After Hyères, and watching Doug struggle in those conditions … and after he had lost 30 pounds a few years ago when doing the food combining I had suggested ... and after he has been unable to put any weight back on for years now, I felt compelled to take matters into my own hands. Armed with the knowledge from one college weight lifting class, my trusty book, "Strong Women Stay Young" and my nifty Internet research skills, I've taken on the task of becoming his personal trainer. After all, very few doctors or trainers know anything about PS and its limitations, so why not jump in and see what I can do.

This is where I need input (ideas, personal experience, anatomy knowledge, etc.). My goal is to add about 10 to 15 pounds of muscle primarily to Doug's upper body in time for the Worlds in Canada in June 2015 (don't laugh). Because he has always been lopsided, he has avoided doing any upper body exercises except for arm strength because he didn't want to emphasize the lopsidedness. So, my task is to figure out which muscles are there and build the heck out of them and, so far, they're building pretty fast since he's never worked them before.

I started with measurements of everything and an evaluation of physical movement. Doug is 64 years old and never knew he had limited rotation of his left arm until I had him go through the motions (without weights) of two lifts using proper form. Sure enough, the left side has restricted movement. I'm not going to post pictures of Doug without his shirt but this image is very similar to what Doug looks like with his arm raised. I'm most concerned about that stringy tendon looking thing that connects his arm to his body. That part is exactly like what Doug has.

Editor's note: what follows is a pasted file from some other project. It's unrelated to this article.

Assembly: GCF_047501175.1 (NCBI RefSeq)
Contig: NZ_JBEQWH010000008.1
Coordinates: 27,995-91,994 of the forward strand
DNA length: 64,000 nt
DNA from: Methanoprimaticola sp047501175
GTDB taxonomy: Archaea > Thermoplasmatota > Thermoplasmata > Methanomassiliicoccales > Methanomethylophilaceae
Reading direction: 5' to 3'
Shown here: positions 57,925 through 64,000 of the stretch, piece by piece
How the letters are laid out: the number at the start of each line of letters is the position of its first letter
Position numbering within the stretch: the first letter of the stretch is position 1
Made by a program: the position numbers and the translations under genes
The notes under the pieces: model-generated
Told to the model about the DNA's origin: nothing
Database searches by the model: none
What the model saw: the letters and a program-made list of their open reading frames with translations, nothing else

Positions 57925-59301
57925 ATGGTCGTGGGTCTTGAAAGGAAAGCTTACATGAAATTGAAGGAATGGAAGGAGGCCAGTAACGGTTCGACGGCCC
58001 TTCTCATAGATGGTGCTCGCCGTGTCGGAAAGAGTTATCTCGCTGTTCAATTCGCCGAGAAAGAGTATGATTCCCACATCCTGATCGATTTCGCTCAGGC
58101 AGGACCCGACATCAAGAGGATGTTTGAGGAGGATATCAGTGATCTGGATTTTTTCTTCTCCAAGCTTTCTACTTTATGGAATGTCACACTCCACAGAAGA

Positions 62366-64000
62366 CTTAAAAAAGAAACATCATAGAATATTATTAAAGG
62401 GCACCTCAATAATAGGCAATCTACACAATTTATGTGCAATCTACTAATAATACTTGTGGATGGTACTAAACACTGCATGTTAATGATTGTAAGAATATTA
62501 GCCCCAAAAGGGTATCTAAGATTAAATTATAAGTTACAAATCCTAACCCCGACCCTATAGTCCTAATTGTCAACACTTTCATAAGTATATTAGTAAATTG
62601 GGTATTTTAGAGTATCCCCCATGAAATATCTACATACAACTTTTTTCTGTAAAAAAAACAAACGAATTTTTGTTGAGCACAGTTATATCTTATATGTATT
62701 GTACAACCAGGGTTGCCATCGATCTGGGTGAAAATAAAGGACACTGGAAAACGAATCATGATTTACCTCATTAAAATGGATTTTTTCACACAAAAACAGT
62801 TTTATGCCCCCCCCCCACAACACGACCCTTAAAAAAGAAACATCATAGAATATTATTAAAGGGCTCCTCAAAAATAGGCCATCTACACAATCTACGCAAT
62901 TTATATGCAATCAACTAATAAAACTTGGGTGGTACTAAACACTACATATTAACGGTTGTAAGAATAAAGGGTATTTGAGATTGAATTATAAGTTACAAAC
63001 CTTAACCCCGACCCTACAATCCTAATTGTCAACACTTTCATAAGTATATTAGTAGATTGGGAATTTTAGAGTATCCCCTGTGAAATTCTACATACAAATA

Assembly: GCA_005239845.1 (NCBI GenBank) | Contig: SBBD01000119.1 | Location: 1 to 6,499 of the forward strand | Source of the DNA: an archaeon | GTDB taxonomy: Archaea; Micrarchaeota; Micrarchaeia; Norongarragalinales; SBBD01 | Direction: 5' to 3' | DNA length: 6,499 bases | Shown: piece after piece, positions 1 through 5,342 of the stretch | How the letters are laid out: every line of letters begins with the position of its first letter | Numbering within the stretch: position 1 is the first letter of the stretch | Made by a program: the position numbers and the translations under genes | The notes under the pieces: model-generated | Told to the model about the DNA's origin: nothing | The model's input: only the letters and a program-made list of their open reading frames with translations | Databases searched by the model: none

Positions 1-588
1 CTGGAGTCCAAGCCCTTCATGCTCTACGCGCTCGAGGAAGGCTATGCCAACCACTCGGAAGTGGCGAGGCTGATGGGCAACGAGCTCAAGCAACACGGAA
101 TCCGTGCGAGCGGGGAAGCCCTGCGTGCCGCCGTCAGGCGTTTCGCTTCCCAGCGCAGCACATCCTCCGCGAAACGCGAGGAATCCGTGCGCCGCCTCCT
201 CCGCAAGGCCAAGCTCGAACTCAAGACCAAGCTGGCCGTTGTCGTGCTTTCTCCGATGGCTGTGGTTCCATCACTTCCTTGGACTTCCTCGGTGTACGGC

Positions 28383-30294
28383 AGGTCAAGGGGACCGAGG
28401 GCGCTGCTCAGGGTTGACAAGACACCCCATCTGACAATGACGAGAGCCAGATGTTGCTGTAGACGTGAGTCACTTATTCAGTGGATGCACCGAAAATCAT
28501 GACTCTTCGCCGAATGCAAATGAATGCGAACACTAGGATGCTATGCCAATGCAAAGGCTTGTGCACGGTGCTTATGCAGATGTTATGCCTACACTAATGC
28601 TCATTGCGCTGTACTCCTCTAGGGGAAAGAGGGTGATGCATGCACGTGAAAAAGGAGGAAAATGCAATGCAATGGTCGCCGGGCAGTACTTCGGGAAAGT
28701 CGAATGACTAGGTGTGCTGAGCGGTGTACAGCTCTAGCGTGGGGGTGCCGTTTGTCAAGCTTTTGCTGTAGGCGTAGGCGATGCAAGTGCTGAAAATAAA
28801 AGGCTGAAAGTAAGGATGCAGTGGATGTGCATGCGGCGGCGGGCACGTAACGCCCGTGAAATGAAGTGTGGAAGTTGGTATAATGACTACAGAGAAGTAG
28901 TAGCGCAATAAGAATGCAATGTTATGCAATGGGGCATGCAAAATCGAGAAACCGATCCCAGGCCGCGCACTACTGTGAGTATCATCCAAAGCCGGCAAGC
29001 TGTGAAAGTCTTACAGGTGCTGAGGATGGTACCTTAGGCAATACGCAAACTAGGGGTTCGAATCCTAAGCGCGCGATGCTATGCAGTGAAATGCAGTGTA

In two weeks, using only two slow lifting exercises targeted for his shoulders and back with 10 and 15 pound weights, we've improved his posture, added 1 inch to his chest measurement and 3 inches to his shoulder/chest circumference measurement. Clearly, building muscle isn't going to be a problem despite his age but doing it slowly and without injury is going to be the challenge.

Ideas anyone?

Rotator Cuffs

By Doug
With only one exception, every time I've injured myself sailing has been when I've skipped my stretching routine, so I do this religiously. For me's it's cheap insurance. 

I discovered the one injury exception when I had trouble with one stretch - the one where I bend over, grab my hands behind my back, and then try to lift them over my head. It's a yoga move I've done for 20 years and this one time there was a sharp pain in my left shoulder. An MRI showed a partial tear in my rotator cuff.